Today, a friend of mine sent me a reference to a CNN report that the unbridled enthusiasm for our new president has not reached Wyoming. He then said the following, which succintly reflects my feelings as well:

"Just like the people interviewed for this article, I think Barack Obama is a good man and I wish him success, but I certainly hope that some of the things he is proposing will not be allowed.

"Everybody keeps repeating how they just can't believe that a black man could become President of the United States, but to me it's not surprising at all. For decades, we have been ready for this kind of situation and have had plenty of respected black men and women voted into all kinds of offices. I do not believe that this particular election is the fulfillment of Martin Luther King's dream that children can grow up to be judged by their character rather than by the color of their skin (or otherwise by their ethnicity). I think we as a society have been there for some time now. That's not to say that there aren't still some prejudiced people who would have problems looking to someone of a particular race or religion as their leader, but those people are a small minority in today's America. I believe the biggest problem we still have in this area is the way that children in many black and other minority families in the ghettos of many big cities are being brought up to believe that they are disadvantaged and that they can't make it without government help. I'm sorry that many of those children are being told that they "finally" have a hero to look up to, when indeed they have had many great examples of all races and backgrounds to
emulate their entire lives.

"Every new beginning can bring some excitement with it, and Barack Obama is a new kind of President in various ways, so I can have some hope for new possibilities in politics in coming years. But I'm not forgetting that there are some real concerns about some of the directions this man and the people supporting him want to take our country, especially with regard to certain moral issues and government intervention in commerce, and I am grateful for the limitations on any president's power. Ultimately, I am always conscious of the fact that the election of a new President of my country does not really change my life that much and that there are a lot of other things that are more important.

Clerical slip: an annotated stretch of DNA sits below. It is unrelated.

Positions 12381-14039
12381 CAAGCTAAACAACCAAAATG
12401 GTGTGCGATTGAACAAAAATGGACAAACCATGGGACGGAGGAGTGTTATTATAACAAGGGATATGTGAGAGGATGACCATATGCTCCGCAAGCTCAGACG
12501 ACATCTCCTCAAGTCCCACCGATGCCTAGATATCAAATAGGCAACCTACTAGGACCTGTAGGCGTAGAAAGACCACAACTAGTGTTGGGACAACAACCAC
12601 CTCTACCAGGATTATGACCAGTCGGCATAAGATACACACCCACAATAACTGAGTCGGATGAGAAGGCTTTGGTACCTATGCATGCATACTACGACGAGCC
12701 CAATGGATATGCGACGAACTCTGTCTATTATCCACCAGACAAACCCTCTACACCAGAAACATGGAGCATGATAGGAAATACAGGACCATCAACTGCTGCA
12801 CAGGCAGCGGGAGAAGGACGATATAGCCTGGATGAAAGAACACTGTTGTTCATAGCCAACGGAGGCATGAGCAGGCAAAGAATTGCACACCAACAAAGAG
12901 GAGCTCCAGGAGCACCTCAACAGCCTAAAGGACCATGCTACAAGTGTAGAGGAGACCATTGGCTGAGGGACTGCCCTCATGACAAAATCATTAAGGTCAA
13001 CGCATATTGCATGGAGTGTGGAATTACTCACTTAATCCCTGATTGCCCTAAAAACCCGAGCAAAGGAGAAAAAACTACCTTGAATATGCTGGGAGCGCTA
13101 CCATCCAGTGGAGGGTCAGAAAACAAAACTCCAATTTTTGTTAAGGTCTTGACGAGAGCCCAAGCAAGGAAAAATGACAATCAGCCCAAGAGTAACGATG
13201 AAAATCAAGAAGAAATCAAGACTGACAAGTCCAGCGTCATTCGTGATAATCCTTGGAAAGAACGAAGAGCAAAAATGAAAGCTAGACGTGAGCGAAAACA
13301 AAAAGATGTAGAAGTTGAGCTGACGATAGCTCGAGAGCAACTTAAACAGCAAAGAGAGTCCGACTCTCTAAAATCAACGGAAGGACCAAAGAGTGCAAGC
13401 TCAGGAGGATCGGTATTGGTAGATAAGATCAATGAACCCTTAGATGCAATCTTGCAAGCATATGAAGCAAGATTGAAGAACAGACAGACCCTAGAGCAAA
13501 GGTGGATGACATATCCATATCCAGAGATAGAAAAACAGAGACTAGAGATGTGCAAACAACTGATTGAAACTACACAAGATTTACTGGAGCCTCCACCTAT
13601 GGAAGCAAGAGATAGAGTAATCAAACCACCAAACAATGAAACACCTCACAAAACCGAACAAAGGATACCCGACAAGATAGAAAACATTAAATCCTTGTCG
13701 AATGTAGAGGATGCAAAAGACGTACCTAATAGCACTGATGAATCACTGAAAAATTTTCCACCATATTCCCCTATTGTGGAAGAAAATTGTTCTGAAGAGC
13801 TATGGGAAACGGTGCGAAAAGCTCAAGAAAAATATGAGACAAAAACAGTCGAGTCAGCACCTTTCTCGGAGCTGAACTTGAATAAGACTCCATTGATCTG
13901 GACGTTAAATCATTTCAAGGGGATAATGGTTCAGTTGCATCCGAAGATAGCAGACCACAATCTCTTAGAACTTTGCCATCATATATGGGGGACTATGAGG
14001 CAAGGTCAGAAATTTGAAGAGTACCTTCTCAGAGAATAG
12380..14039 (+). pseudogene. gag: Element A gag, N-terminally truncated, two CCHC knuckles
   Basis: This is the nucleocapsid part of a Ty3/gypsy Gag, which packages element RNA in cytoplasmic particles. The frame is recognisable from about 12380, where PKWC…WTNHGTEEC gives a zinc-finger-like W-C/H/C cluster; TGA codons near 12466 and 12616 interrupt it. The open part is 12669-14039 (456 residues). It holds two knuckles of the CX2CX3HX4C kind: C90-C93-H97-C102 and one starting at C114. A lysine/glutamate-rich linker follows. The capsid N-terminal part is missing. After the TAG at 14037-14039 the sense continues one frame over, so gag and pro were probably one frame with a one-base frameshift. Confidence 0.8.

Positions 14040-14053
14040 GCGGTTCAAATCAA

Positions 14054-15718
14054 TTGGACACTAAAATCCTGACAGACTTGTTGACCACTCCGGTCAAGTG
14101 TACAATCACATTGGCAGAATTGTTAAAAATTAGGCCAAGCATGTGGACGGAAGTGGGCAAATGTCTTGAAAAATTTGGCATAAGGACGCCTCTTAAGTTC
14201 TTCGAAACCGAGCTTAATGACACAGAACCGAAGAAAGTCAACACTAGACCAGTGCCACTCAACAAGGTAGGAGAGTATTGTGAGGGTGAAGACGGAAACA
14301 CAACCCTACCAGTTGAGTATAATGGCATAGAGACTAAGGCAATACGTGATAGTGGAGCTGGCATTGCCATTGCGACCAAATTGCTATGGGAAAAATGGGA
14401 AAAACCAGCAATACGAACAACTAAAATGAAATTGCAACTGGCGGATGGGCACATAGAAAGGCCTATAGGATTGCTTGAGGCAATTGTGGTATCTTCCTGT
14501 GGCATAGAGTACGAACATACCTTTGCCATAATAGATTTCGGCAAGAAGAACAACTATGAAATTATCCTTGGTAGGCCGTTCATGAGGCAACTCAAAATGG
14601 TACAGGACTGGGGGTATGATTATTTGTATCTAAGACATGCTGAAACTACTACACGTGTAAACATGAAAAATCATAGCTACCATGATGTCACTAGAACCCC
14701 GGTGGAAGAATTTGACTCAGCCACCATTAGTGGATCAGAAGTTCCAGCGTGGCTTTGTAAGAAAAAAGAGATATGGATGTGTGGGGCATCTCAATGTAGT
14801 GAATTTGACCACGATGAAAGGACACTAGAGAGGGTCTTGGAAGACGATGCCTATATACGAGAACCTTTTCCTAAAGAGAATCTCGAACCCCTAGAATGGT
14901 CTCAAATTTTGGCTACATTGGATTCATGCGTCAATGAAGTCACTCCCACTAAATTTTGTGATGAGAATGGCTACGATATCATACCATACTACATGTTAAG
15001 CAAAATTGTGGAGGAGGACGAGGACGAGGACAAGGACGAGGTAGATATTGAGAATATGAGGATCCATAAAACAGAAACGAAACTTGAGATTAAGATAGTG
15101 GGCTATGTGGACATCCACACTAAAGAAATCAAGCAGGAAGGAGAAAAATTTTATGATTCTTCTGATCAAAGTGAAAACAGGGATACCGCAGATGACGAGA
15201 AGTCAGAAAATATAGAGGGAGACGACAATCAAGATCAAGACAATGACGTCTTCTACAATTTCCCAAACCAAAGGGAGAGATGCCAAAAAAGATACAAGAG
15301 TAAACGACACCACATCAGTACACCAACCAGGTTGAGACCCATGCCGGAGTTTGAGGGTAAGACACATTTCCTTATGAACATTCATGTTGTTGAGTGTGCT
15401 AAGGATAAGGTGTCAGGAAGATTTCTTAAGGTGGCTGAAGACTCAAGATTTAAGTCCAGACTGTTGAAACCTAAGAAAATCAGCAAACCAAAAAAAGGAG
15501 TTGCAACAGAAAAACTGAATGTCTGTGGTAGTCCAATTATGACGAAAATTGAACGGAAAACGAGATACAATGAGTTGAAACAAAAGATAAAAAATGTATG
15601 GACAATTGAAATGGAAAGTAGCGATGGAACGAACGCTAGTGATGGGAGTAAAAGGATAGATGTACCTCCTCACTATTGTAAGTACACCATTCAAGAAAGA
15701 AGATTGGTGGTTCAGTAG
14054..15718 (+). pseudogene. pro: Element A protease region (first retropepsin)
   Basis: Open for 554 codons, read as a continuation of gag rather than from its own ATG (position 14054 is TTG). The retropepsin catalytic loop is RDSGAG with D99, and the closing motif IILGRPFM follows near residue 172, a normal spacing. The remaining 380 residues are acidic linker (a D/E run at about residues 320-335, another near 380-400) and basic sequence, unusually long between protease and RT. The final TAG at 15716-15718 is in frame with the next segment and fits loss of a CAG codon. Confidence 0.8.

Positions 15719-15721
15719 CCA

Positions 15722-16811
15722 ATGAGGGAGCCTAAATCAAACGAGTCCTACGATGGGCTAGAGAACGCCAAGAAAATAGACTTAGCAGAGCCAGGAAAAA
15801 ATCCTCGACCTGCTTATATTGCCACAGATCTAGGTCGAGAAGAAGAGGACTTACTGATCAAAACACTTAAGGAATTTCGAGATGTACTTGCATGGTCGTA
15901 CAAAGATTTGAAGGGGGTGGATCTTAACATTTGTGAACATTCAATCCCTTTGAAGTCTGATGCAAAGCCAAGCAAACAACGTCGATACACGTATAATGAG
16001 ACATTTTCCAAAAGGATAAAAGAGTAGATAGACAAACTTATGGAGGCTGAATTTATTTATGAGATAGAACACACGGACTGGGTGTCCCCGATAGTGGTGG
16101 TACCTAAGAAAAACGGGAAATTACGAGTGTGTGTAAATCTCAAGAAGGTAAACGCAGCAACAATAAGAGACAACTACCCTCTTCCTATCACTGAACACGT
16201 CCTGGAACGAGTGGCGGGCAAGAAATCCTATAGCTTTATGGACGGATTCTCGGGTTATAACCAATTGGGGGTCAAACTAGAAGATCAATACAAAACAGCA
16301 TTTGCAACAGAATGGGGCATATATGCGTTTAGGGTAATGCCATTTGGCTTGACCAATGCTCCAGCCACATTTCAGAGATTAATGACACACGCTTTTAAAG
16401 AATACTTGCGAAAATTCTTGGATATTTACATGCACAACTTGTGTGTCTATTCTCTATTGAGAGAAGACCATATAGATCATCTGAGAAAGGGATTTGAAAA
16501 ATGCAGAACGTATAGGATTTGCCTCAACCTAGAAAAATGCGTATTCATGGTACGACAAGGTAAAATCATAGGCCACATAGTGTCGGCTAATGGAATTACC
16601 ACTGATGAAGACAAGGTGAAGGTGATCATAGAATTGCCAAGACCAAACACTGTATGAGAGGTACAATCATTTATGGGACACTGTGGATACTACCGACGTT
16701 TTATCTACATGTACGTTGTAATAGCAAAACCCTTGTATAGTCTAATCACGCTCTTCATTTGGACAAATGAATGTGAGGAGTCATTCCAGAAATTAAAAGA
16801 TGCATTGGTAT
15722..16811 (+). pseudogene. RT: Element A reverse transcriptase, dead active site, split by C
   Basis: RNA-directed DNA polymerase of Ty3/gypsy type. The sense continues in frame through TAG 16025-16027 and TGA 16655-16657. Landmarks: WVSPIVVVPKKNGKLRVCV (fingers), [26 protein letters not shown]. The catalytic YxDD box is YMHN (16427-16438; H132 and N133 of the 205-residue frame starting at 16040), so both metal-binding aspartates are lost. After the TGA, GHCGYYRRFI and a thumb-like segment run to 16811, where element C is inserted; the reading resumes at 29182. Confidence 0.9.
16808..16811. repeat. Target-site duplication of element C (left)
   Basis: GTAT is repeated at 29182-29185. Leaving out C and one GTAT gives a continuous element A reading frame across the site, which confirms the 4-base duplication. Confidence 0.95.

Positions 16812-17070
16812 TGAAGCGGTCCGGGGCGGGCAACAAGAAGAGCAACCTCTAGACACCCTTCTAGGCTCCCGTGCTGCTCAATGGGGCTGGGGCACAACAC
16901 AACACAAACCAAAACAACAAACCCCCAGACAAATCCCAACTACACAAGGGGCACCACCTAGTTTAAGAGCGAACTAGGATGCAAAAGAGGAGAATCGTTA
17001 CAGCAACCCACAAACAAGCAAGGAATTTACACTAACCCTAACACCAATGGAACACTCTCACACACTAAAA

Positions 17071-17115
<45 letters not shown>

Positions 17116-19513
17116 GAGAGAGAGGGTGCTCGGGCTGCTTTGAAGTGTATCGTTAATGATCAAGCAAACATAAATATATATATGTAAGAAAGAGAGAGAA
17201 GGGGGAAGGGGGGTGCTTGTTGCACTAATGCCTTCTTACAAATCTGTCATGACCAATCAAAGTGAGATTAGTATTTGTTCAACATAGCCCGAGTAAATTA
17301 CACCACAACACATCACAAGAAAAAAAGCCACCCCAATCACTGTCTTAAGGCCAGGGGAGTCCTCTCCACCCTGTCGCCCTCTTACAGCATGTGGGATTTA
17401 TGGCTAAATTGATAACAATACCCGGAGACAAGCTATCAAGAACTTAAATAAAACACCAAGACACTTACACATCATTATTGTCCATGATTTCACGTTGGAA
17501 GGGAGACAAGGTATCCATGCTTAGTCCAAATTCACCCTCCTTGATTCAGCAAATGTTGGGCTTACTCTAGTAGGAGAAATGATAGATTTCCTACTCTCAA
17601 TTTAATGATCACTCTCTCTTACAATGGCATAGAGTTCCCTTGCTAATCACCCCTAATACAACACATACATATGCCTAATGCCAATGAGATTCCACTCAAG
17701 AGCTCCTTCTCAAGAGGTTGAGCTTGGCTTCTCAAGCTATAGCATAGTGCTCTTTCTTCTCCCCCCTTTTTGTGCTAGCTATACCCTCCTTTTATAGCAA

"I want to see this President continue efforts to reach out to people of all persuasions, although I have to remind people that politicians who get elected to high office generally remain within their political philosophies and are not as open-minded as we might wish they would be. (To every politician who claims to work in bipartisan ways, I say they should be working in NON-partisan ways!) I wish Pres. Obama well, and I hope he will concentrate on the ways he can use his leadership to bring the people of our country together.

"Now we all need to remember that we can make a huge difference in the lives of many people who make up our society and most importantly for ourselves by living righteous principles in our personal lives. That is where the real hope is to be found."

--Steve Swapp

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